Is Drinking From A Plastic Water Bottle Left In A Hot Car Safe?

In the midst of summer, it's crucial to have a stash of water bottles on hand — particularly when climbing into a hot car in the middle of the day. However, it's easy to forget about that one bottle that may have rolled onto the floor while driving. If you discover a leftover water bottle that's been roasting under your passenger seat, is it still safe to drink?

When it comes to heated plastic, most people's main concern is chemical leakage. Over the years, viral rumors have circulated around the internet with claims that dioxin is one such chemical that consumers should be worried about if drinking from a hot water bottle (via USA Today). According to the World Health Organization (WHO), dioxin is a chemical pollutant considered dangerous for human consumption, as it can impact reproductive health, immunity, and lead to the development of cancer.

While health experts have debunked this notion — stating that plastic water bottles do not contain dioxins — director of the Center for Environmental Health Engineering at Arizona State University Rolf Halden explains via USA Today that there are still "other chemicals that potentially could cause harm" if drinking out of a hot water bottle.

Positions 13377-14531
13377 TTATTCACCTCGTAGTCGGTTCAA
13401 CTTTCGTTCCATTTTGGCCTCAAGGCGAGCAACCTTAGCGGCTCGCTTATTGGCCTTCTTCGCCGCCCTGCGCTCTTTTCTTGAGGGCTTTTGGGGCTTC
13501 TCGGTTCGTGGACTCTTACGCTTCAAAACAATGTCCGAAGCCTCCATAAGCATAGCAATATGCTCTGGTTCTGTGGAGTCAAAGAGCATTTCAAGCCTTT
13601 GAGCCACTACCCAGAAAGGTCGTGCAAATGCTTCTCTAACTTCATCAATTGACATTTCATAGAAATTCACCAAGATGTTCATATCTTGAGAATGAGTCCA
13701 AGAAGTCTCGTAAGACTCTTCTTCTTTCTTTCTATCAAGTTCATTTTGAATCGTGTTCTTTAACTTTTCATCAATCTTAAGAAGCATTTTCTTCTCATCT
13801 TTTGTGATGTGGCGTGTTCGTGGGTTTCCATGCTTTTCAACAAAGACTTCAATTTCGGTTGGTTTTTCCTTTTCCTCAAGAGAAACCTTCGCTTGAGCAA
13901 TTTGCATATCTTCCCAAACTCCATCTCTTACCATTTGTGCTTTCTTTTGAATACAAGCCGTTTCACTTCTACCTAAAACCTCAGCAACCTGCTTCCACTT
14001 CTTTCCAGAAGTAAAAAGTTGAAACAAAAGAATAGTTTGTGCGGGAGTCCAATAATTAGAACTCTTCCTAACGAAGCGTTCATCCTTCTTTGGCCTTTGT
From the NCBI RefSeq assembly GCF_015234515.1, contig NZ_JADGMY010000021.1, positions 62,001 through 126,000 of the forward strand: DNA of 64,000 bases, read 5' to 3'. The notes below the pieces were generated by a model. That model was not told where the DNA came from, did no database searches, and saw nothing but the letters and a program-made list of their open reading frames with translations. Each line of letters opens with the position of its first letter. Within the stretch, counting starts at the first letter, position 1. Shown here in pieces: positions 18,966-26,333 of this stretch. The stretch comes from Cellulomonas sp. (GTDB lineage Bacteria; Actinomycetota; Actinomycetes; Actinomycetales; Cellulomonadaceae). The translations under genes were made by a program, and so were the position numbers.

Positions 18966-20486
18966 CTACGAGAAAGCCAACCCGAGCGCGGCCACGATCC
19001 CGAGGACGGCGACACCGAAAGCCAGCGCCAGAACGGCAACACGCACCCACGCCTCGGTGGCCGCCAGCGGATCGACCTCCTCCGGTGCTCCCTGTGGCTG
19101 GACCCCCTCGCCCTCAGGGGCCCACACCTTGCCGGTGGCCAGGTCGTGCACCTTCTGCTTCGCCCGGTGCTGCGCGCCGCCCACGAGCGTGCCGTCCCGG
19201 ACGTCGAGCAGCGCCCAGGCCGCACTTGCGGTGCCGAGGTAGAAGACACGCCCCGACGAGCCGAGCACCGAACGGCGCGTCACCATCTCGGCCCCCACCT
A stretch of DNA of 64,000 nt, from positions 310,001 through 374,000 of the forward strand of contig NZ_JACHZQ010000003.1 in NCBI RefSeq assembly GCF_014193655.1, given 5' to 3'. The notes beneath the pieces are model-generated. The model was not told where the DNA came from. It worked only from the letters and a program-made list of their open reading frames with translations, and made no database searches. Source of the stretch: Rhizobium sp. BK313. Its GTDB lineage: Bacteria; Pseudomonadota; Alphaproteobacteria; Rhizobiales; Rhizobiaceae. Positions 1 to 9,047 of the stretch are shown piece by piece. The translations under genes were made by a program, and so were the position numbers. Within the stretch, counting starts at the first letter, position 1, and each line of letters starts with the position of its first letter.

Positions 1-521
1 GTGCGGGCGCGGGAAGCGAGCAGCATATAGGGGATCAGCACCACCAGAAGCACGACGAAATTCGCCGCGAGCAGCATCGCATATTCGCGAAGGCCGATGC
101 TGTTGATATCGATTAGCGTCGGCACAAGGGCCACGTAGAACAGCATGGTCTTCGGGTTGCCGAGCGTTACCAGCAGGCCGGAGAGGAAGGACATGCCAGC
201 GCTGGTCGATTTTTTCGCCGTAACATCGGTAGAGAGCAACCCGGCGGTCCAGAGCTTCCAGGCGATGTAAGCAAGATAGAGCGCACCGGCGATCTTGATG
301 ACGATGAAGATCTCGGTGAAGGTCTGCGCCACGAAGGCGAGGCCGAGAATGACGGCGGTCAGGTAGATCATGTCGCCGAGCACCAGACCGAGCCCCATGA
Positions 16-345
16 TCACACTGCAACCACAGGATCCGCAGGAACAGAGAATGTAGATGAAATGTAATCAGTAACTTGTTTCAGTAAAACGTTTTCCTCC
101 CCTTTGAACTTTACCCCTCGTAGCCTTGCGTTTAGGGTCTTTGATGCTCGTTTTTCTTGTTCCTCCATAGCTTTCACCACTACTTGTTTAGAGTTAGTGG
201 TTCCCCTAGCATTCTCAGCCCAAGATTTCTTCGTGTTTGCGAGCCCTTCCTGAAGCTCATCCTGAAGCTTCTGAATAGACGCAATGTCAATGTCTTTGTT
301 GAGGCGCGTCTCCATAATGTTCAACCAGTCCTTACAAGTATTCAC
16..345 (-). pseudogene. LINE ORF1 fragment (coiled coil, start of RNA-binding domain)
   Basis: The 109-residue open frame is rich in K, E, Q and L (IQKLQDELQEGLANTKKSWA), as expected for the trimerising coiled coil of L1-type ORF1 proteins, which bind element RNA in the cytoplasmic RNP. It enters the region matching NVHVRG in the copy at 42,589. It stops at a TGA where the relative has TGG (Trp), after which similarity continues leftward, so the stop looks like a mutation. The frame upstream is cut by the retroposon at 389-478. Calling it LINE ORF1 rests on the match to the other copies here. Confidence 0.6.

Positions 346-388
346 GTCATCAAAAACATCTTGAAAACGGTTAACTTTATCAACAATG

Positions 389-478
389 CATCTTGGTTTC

Hot water bottles are at an increased risk for chemical leakage

Professor in the biochemistry and molecular biology department at the University of Texas Medical Branch in Galveston, Cheryl Watson, explains via TODAY what happens when a water bottle is subjected to heat, stating, "When you heat things up, the molecules jiggle around faster and that makes them escape from one phase into another. So the plastic leaches its component chemicals out into the water much faster and more with heat applied to it."

A 2014 study published in Environmental Pollution examined 16 different brands of PET drinking-water bottles to determine levels of chemical leakage based on storage duration and temperature. The water bottles were heated to mimic the temperature of a hot car at 158 degrees Fahrenheit for a 4-week period (via Yahoo! Life). It was found that leakage levels of antimony and BPA increased in correlation with temperature and storage time. BPA is known to cause hormone disruption (per Advocate Aurora Health), while antimony has been linked to liver, heart, and kidney damage (via New Jersey Department of Health).

While the heated water bottles tested in the study contained chemical levels still within EPA regulation, study author Lena Ma believes it's best to exercise caution when it comes to water storage and to keep cases of water either in the refrigerator or at room temperature, per Yahoo! Life.